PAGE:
Markets and economists were critical of the plan the government announced in early September to move some of the privately run open pension funds’ (OFE) assets to the state-run ZUS program. Ratings agencies, however, mostly said the reform would be neutral for Poland’s rating. Both Fitch and Moody’s saw short-term positives in the reform, but worried about longer-term knock-on effects.
Ratings agency Fitch said the plan will not affect Poland’s credit rating, provided that the country makes appropriate changes in its legal system accounting for the drop in public debt. The country will have to lower its legal limits for the debt-to-GDP ratio corresponding to the sums gained from the transfer of assets. The move will bring the country closer to the countries with an “A” rating, the agency explained. Fitch currently gives Poland an “A minus” rating.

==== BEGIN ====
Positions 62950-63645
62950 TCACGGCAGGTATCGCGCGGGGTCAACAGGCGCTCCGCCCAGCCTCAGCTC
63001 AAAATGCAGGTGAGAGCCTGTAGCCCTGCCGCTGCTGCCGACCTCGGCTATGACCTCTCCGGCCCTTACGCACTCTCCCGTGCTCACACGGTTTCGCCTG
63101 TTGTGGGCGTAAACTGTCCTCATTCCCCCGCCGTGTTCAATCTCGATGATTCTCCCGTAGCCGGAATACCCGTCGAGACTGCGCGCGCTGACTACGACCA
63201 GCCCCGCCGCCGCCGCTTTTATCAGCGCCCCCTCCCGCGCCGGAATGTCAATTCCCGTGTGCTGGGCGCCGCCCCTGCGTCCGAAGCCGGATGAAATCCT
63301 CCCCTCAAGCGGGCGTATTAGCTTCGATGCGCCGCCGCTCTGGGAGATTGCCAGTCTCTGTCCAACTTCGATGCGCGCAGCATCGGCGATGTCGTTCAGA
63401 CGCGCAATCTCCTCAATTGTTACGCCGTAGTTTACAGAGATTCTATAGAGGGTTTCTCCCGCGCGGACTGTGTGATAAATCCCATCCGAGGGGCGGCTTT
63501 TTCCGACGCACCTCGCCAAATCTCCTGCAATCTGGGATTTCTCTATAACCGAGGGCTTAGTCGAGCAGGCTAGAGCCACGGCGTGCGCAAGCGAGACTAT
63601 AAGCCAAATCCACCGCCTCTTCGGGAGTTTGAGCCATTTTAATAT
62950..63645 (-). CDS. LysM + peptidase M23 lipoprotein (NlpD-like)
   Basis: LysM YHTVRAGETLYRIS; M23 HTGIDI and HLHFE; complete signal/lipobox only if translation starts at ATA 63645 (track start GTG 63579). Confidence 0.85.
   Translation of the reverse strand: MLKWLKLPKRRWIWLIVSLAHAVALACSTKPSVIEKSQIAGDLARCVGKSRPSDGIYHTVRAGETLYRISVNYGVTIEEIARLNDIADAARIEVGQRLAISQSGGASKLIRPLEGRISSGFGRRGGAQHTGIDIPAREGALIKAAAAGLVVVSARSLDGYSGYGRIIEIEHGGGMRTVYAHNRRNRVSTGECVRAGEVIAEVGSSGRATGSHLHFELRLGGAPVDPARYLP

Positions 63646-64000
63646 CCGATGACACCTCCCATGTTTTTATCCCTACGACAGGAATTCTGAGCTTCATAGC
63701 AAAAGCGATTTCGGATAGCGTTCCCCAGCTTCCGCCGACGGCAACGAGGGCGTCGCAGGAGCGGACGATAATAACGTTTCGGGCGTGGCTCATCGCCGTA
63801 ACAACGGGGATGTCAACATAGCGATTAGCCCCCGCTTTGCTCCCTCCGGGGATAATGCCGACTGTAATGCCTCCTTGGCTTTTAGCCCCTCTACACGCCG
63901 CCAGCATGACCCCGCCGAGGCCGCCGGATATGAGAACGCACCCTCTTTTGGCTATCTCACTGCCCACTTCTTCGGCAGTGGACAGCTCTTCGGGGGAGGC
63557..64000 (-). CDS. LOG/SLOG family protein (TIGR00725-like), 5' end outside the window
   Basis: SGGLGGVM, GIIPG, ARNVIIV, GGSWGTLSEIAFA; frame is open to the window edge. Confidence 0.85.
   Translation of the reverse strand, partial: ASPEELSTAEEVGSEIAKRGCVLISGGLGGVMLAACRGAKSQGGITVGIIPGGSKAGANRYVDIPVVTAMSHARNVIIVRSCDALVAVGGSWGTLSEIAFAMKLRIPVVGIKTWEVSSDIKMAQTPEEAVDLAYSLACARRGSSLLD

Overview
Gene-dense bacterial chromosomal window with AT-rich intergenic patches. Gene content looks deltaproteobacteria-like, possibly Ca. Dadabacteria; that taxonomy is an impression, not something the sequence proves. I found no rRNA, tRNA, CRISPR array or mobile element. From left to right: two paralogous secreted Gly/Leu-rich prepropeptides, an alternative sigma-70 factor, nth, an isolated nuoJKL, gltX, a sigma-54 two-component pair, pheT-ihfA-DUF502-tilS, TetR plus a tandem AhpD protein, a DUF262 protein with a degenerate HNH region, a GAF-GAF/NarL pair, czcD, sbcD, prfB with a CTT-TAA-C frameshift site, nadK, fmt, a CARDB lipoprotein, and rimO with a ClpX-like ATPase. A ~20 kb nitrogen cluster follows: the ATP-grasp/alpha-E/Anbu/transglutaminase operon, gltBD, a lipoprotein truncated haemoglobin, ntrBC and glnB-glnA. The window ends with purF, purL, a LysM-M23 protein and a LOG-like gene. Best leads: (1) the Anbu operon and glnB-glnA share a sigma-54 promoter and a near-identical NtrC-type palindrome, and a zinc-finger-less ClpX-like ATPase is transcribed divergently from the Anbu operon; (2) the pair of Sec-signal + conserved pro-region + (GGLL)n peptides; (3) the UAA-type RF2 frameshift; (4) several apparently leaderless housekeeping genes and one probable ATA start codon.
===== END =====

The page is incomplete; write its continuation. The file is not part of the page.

In August the agency lowered Poland’s outlook from “positive” to “stable” following the government’s decision to suspend its cautionary rules, which required imposing fiscal sanctions for breaching the 50 percent debt-to-GDP threshold.
Ratings agency Moody’s also said the government’s proposal does not significantly change its assessment of Poland’s credit rating. Moody’s analysts expect that the proposed changes to the pension funds will be introduced in mid-2014, taking the legislative process into account. If they are introduced before the end of this year, however, they will still affect finances in 2013, even if the transfer of bonds from OFEs to ZUS takes longer than a year. This will reduce the government’s debt-to-GDP ratio to 50 percent.
Moody’s analysts believe that changes in the Polish pension system will indeed improve public finances in the short term, but will increase the payments tied to pensions and reduce liquidity in the capital market.